There are countless benefits to starting and running your own blog, especially for programmers and IT professionals.
Whether you are wanting to discuss the ins and outs of a technology that only a few thousand (or hundred) people understand, or are looking for a neutral space to brainstorm your next project, blogs offer a perfect combination of flexibility, accessibility and low overhead.
When done right, a blog can also act as a springboard for finding work that challenges you–and pays well.
In this post, we’ll be looking at how you can use blogging to get the attention of hiring managers, recruiters and influencers from top companies and government agencies seeking the best workers in tech.
1. Showcase your skills and knowledge.
Everyone knows that one of the best ways to gain experience and grow as a coder is to participate in open source projects, and while your contributions can look good on a resume when framed correctly, much of the work is thankless, pay-less and relatively anonymous at the end of the day.
Updating a blog to note your contributions and share code samples, however, can bring your work out of the shadows, launch helpful conversations and highlight your impact and interest in a way that goes beyond the stats on your GitHub profile page.
Your blog is not just a platform to brag about what you’ve done (although those brilliant 3 a.m. bug fixes should get their due), but it’s also a place where you have the opportunity to teach others. That doesn’t have to mean paragraph after paragraph of jargon or an hour-long lecture on best practices. Programmers like to learn by example, so sharing blocks of code with appropriate breaks for tips and explanation can be immensely helpful.
You might be wondering whether you have the time to keep a blog, and the short answer is yes. You do. A code paste-and-post update can take as little as 10 minutes, and you can fit in longer, more refined walkthroughs, success stories and rants here and there when a spare hour presents itself.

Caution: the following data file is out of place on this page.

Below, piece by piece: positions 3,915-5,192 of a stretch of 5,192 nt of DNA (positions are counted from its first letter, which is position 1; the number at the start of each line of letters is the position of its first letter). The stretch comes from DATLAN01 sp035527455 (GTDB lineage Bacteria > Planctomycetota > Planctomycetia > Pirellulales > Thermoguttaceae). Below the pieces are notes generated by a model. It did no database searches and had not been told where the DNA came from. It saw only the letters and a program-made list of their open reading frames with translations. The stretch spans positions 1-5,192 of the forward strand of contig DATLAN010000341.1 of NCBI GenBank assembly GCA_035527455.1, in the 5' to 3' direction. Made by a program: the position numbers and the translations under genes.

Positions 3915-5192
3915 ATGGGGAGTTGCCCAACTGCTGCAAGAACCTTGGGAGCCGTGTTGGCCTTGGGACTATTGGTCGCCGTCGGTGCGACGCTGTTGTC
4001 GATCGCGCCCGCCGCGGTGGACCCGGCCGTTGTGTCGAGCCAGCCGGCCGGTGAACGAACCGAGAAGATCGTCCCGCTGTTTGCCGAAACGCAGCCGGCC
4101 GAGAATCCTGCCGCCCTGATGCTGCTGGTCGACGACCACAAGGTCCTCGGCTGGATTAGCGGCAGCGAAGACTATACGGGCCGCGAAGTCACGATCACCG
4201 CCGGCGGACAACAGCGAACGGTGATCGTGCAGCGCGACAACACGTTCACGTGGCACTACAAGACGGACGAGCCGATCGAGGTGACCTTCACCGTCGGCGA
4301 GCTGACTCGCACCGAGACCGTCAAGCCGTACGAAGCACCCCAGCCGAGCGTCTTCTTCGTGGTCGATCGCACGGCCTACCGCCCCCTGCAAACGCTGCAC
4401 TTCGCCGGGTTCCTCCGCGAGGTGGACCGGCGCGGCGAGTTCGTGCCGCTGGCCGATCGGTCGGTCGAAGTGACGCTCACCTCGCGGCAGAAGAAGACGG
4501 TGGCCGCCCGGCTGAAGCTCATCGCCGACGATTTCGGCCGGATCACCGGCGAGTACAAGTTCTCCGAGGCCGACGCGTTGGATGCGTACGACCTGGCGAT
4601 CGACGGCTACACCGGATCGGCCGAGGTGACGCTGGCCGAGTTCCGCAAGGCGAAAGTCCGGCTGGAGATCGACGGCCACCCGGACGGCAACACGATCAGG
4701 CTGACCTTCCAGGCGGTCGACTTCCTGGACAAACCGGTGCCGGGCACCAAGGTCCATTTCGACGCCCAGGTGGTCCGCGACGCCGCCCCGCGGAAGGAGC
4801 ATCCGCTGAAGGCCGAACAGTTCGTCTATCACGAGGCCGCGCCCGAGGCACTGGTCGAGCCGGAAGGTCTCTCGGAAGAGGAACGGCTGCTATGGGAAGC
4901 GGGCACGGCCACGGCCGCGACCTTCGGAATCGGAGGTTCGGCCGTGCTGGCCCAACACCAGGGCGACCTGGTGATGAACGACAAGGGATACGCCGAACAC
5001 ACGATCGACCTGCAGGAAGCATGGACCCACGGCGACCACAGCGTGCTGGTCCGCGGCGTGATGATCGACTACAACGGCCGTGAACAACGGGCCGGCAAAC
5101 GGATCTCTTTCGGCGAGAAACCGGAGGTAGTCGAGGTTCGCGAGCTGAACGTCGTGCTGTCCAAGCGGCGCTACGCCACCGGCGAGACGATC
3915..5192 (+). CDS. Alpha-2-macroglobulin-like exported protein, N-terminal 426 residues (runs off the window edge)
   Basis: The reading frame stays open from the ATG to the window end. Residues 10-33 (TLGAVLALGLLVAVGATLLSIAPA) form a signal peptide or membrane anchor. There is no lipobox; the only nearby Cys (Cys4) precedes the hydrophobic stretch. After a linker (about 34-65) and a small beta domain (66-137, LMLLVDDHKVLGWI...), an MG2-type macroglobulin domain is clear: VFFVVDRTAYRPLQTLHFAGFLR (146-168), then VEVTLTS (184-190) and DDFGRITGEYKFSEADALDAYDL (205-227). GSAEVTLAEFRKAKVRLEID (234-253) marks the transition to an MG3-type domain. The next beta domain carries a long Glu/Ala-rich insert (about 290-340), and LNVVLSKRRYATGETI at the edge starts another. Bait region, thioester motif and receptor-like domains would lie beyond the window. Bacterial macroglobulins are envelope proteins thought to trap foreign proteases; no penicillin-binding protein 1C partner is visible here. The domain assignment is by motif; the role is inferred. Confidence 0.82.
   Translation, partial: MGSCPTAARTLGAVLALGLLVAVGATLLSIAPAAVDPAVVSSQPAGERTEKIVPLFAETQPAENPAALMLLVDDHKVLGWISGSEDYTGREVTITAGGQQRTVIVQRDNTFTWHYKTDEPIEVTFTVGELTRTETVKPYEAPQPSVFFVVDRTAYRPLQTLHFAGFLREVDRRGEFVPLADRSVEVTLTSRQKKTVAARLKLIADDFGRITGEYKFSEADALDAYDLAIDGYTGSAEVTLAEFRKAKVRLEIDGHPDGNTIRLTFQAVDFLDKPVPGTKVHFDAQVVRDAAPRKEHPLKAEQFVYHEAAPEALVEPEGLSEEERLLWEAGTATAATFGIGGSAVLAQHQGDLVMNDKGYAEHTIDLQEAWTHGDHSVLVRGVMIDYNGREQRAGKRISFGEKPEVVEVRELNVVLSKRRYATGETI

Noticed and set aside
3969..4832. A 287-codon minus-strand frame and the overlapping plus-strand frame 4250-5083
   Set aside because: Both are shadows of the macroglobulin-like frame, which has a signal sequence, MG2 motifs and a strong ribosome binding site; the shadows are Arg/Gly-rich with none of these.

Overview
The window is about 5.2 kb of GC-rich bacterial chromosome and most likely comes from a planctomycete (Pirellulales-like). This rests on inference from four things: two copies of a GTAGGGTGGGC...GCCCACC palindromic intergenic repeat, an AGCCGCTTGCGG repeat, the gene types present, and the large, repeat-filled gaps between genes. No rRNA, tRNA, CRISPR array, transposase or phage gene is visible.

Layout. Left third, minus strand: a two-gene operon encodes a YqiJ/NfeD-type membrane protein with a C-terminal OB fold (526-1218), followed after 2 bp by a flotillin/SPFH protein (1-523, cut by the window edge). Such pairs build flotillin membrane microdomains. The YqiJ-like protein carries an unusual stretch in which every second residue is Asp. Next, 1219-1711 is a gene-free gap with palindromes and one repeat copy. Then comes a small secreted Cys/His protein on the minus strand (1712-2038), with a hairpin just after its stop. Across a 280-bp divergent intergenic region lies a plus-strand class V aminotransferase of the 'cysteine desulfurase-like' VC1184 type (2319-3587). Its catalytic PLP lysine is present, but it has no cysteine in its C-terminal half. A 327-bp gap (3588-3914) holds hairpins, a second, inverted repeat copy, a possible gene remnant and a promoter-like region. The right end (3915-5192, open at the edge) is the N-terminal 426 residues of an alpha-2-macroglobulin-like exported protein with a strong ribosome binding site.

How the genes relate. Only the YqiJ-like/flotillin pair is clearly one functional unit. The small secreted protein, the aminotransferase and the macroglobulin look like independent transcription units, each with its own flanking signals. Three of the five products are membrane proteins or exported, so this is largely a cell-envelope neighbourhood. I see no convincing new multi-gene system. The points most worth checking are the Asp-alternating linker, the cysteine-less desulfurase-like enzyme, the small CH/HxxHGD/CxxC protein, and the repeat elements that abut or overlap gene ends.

It’s one thing to have “proficient in Objective-C” on your C.V., and quite another to have 36 posts over two years featuring your own original code.
2. Show your passion!
Did you notice the word rants above? It wasn’t (entirely) a joke. A blog is the perfect place to get mad, get excited or express grief about the technologies, standards and industry shifts you have to contend with every day. Showing passion and personality is another advantage of your professional blog that a resume or LinkedIn profile can’t touch.
As always, discretion is required. You don’t want negativity to dominate the tone of your blog as a whole, and you never want to get personal by calling out specific company CEOs or the green-haired hacker who didn’t smell as good as you on the elevator at DEF CON. Save your ammunition for the battles worth fighting, and when you want to go off on a piece of software or hardware, don’t forget the why.
3. Show that you are a human.
A good blog lets employers see you as a person. This dovetails with the previous point, but goes beyond your individual rants, raves and breakthroughs. Once your blog has enough posts, a larger picture emerges, based on the topics you choose to write about and the voice you use to express them in. If you weave in occasional personal posts about family or hobbies, the image becomes even more complete.